Literature

Clinical Pearls & Morning Reports

Posted by Carla Rothaus, MD

Published November 29, 2023

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In the PAPILLON trial, did amivantamab plus chemotherapy increase progression-free survival as compared with chemotherapy alone?

Zhou et al. conducted the phase 3, international, randomized PAPILLON trial to assess the efficacy and safety of amivantamab plus chemotherapy as compared with standard chemotherapy alone as first-line treatment in patients with advanced non–small-cell lung cancer (NSCLC) with EGFR exon 20 insertions. Read the NEJM Original Article here.

Clinical Pearls

Q: How common is NSCLC with insertions in EGFR exon 20?

A: Alterations in the gene encoding epidermal growth factor receptor (EGFR) are among the most frequent activating mutations in NSCLC. Insertions in exon 20 are the third most common type of EGFR mutation, representing up to 12% of all EGFR-mutated NSCLCs. Because of an altered conformation at the kinase-active site that limits the binding of tyrosine kinase inhibitors, NSCLC with insertions in EGFR exon 20 is largely insensitive to tyrosine kinase inhibitors that have been approved for the treatment of patients with common EGFR-mutated NSCLC.

Q: Is NSCLC with EGFR exon 20 insertions responsive to immunotherapy?

A: The first-line standard therapy for locally advanced or metastatic NSCLC with EGFR exon 20 insertions remains platinum-based chemotherapy, owing to the lack of targeted therapies and no demonstrated benefit from immunotherapies. In such cases, platinum-based chemotherapy is associated with an objective response of 23 to 29% and a median progression-free survival of 3.4 to 6.9 months. Although patients with common EGFR-mutated NSCLC have a median overall survival of up to 38.6 months, recent analyses of real-world data obtained from patients with advanced NSCLC with EGFR exon 20 insertions showed a median overall survival ranging from 16.2 to 24.3 months, with a 5-year overall survival of 8%.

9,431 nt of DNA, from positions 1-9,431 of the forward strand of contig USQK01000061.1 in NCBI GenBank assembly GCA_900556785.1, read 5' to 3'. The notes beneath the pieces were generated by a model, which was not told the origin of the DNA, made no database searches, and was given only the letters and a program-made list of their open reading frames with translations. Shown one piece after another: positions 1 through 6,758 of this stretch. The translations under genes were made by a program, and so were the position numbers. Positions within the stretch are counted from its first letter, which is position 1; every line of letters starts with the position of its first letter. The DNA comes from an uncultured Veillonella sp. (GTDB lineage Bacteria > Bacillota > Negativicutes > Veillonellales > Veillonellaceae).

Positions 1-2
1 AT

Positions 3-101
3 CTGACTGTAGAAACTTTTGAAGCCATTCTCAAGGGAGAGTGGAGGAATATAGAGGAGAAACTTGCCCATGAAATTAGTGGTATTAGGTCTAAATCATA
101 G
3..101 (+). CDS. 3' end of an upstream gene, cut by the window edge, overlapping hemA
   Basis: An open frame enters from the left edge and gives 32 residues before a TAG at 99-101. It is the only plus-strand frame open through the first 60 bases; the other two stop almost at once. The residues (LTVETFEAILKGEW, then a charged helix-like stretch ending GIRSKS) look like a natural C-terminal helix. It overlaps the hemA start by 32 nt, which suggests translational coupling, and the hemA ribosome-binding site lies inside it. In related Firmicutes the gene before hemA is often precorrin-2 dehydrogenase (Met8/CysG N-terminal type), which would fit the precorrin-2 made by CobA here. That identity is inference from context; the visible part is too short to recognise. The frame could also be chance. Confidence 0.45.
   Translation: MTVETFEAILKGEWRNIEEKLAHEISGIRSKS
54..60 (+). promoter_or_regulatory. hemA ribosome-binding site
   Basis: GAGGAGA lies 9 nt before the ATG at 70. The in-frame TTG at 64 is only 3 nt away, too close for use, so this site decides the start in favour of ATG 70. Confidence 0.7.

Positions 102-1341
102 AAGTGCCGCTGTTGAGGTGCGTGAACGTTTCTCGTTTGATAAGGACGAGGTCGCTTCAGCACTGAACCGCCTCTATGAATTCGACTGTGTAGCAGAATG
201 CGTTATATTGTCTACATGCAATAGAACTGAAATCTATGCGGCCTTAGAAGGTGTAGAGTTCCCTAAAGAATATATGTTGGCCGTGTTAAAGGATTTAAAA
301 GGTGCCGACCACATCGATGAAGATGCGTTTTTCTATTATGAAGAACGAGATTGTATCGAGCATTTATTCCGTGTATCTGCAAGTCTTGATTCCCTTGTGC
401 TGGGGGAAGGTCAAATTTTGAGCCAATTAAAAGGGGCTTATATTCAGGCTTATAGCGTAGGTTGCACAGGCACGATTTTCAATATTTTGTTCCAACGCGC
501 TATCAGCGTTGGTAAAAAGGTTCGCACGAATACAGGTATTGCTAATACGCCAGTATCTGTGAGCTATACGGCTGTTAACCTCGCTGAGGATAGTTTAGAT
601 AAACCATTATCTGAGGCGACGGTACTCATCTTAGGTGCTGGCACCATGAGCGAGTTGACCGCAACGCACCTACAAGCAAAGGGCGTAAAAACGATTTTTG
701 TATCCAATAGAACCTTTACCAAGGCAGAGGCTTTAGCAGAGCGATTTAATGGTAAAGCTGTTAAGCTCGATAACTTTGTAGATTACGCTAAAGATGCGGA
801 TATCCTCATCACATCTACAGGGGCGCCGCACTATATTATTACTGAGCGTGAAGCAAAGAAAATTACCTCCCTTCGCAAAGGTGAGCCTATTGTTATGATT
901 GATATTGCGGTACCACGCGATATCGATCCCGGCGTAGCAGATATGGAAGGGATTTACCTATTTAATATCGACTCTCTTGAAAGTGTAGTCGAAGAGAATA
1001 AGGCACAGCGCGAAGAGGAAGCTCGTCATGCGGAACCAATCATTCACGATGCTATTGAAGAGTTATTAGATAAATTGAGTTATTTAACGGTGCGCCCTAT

Morning Report Questions

Q: In the PAPILLON trial, did amivantamab plus chemotherapy increase progression-free survival as compared with chemotherapy alone?

A: The authors found that the receipt of amivantamab–chemotherapy treatment significantly prolonged progression-free survival as compared with chemotherapy alone according to blinded independent central review (hazard ratio for disease progression or death, 0.40; 95% CI, 0.30 to 0.53; P<0.001). Similar progression-free survival benefit was observed according to investigator assessment. Moreover, the progression-free survival benefit was observed across all prespecified subgroups according to race, age, sex, history of smoking, ECOG performance-status score, and history of brain metastases. The majority of grade 3 or higher adverse events were driven by skin-related EGFR toxic effects observed with amivantamab, such as rash, paronychia, and dermatitis acneiform, and reversible hematologic effects, such as neutropenia, associated with chemotherapy.

Q: Was there a benefit of amivantamab plus chemotherapy regarding overall survival?

A: Although the number of deaths in the trial was too few to provide robust conclusions, the interim overall survival analysis (at 33% data maturity) showed evidence of improved survival with first-line amivantamab–chemotherapy despite a high frequency of crossover to second-line amivantamab monotherapy in the chemotherapy group. A final overall survival analysis is planned at approximately 48 months after the first patient underwent randomization.

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